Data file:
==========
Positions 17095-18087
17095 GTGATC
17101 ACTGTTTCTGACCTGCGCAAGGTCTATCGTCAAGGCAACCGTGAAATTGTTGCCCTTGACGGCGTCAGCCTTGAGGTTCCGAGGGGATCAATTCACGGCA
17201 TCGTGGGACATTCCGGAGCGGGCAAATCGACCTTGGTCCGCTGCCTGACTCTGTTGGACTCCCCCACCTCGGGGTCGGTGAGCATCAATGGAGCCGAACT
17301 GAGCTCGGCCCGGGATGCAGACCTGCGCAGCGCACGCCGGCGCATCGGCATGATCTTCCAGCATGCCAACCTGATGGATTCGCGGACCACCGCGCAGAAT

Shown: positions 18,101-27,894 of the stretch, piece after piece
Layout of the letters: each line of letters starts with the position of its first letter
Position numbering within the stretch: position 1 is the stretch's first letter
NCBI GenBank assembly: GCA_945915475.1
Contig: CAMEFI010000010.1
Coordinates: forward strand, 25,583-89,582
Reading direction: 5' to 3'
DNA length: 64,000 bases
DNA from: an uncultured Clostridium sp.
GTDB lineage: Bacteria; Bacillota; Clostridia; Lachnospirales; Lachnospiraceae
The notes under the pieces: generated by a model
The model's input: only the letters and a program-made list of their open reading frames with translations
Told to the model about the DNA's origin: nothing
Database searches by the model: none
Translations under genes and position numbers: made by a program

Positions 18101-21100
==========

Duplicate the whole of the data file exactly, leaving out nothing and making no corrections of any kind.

Positions 17095-18087
17095 GTGATC
17101 ACTGTTTCTGACCTGCGCAAGGTCTATCGTCAAGGCAACCGTGAAATTGTTGCCCTTGACGGCGTCAGCCTTGAGGTTCCGAGGGGATCAATTCACGGCA
17201 TCGTGGGACATTCCGGAGCGGGCAAATCGACCTTGGTCCGCTGCCTGACTCTGTTGGACTCCCCCACCTCGGGGTCGGTGAGCATCAATGGAGCCGAACT
17301 GAGCTCGGCCCGGGATGCAGACCTGCGCAGCGCACGCCGGCGCATCGGCATGATCTTCCAGCATGCCAACCTGATGGATTCGCGGACCACCGCGCAGAAT

Shown: positions 18,101-27,894 of the stretch, piece after piece
Layout of the letters: each line of letters starts with the position of its first letter
Position numbering within the stretch: position 1 is the stretch's first letter
NCBI GenBank assembly: GCA_945915475.1
Contig: CAMEFI010000010.1
Coordinates: forward strand, 25,583-89,582
Reading direction: 5' to 3'
DNA length: 64,000 bases
DNA from: an uncultured Clostridium sp.
GTDB lineage: Bacteria; Bacillota; Clostridia; Lachnospirales; Lachnospiraceae
The notes under the pieces: generated by a model
The model's input: only the letters and a program-made list of their open reading frames with translations
Told to the model about the DNA's origin: nothing
Database searches by the model: none
Translations under genes and position numbers: made by a program

Positions 18101-21100